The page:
Friend or foe?
What does Intel really think about Java?
Does Intel even care about Java? Yes. But why? And how much should it care? Rick Cook examines the strategic impact of Java on the world's most successful microprocessor company. (2,100 words)
Intel is aware that Java exists. Take the recent JavaOS for Business announcement. IBM and Sun are codeveloping this Java-based thin-client operating system. However, IBM is also working with Intel to develop the Intel-specific version of JavaOS for Intel processors.
This isn't the only Java project Intel is supporting. In addition to helping companies such as Novell with their Java implementations for Intel, the microprocessor giant has also made an investment in WebLogic -- a San Francisco-based maker of Java application servers and Java-to-database integration software. Besides the investment, Intel is helping WebLogic tune its Tengah applications server for Intel's forthcoming 64-bit Merced chip.
Officially, Intel is Java-neutral. But being Java-neutral does not mean being Java-free. In fact, Intel has a number of other Java-related projects underway, primarily as a partner with companies developing Java on Intel platforms. "Our primary goal is to serve our customers by making sure Java runs well on the Intel architecture," explains Intel spokesperson Jane Rauckhorst.
Despite its low-key approach to Java, Intel needs to remain a player in the Java game. "There's a clear strategic requirement for Intel to pay close attention to Java," says Evan Quinn, director of Java research at International Data Corp. (IDC), a Framingham, MA, market research firm. The reason, Quinn says, is simple: "In the near term, Intel's primary objective is to make sure they provide effective marketing and to some extent engineering support to organizations who are driving servers that may be running Java."
In fact, Intel has a fairly well-developed Java strategy, in equal parts composed of 1) keeping up with the Joneses, 2) benign neglect, and 3) pushing for advantage wherever possible. It's a low-key strategy, but it is still having an important impact on Java.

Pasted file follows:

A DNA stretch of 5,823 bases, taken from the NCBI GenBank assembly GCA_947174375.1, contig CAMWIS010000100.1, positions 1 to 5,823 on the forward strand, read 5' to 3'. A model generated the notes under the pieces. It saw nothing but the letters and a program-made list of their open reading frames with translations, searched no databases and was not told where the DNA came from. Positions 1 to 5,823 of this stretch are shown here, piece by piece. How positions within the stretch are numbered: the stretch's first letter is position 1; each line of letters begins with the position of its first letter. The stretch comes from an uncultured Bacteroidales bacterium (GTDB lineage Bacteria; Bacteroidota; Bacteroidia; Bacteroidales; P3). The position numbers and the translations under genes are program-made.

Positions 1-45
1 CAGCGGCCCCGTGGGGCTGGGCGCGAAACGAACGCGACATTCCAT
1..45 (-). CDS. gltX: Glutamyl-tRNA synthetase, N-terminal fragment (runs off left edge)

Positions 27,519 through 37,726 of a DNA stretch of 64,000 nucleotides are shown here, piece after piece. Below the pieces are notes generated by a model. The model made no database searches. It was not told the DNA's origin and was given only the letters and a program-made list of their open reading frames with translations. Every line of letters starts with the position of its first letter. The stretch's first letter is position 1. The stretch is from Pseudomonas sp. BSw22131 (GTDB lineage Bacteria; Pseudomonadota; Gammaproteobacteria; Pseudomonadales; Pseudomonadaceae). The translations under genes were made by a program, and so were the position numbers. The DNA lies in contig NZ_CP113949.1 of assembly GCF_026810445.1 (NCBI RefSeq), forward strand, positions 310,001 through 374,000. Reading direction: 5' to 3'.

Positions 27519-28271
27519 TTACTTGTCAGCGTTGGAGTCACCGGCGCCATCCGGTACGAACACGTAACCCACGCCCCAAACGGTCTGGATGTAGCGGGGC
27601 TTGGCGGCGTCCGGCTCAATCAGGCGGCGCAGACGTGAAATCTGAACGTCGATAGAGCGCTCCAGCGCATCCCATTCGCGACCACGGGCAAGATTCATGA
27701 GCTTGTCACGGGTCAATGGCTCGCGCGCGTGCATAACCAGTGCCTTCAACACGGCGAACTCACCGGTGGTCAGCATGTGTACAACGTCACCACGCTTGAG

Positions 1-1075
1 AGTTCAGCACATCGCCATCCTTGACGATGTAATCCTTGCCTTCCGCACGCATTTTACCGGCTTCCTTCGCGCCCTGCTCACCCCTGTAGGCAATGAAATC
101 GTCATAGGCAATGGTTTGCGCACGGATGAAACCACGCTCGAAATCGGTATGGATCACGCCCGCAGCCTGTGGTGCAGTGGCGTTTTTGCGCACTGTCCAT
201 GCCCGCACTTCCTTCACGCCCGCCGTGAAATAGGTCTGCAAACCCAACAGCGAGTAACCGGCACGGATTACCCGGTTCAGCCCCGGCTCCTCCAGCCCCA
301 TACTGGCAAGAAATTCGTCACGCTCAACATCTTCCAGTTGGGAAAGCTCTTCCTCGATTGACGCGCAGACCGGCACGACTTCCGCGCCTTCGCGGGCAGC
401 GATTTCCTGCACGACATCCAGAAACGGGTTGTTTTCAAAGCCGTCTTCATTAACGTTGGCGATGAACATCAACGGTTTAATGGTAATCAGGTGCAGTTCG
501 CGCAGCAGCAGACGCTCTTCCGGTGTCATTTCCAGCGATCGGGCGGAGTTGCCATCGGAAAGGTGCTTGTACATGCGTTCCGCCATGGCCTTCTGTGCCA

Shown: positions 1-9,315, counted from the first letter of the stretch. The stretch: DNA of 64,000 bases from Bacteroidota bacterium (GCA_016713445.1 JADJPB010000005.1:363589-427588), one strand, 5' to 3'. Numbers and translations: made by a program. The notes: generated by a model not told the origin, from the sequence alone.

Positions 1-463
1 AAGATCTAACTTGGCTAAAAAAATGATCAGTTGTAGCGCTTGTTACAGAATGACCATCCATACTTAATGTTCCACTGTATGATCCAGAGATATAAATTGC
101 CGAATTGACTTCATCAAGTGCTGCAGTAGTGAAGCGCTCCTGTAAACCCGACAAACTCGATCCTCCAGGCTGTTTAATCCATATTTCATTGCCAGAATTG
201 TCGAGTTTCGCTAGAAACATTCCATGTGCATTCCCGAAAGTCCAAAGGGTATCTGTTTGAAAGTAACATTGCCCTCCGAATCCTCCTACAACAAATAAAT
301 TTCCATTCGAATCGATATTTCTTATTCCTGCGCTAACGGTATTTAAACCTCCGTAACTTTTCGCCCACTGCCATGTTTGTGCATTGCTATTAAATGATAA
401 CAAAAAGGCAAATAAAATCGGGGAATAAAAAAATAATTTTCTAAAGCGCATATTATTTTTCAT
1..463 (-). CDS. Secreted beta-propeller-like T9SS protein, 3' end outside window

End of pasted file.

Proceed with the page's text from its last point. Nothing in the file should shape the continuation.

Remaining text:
Teaming up with Big Blue
The JavaOS announcement illustrates several aspects of Intel's Java strategy.
The most obvious one is that by working with IBM, Intel can help to extend the reach of its processors into the thin-client market. This is especially sweet for Intel because of IBM's initial commitment to the PowerPC architecture as the basis for its network computers (NCs). IBM says it still plans to use PowerPC for network computers, but it will offer Intel-based models as well. This firmly establishes Intel in the small-but-growing NC market.
Scoring off of the PowerPC is nice, but Intel has agreed to do similar work with a number of companies that want to make sure their software sings on Java. That is the essence of Intel's Java strategy today. "Basically they're focusing on partnerships right now," Quinn says. "They don't have an obvious approach to Java at this time. But wherever they believe there's a software solution that drives the sales of Intel-based systems -- servers for example -- they're looking to partner."
And Intel is a very good partner for major Java players to have. Two of the things Intel brings to the party are compiler technology and an intimate knowledge of the Intel architecture. Those are extremely important to Java because one of its fundamental problems is its speed, or lack thereof. Java may never be as fast as C code, but it can be made a lot faster with optimized compilers and better Java Virtual Machines (JVMs). This generally doesn't buy you as much speed as going to a compiled version of Java or a Java processor, but it can mean major improvements without violating the write-once-run-anywhere mantra of Java.
This strategy can be especially effective if you optimize your JVM for a particular architecture, such as Intel's. A modern processor has elaborate pipelining and simultaneous execution features that are best exploited by software designed to work with those features. Of course, if the people designing the JVM know the architecture intimately, this is all the more effective. And no one knows the Intel architecture better than Intel.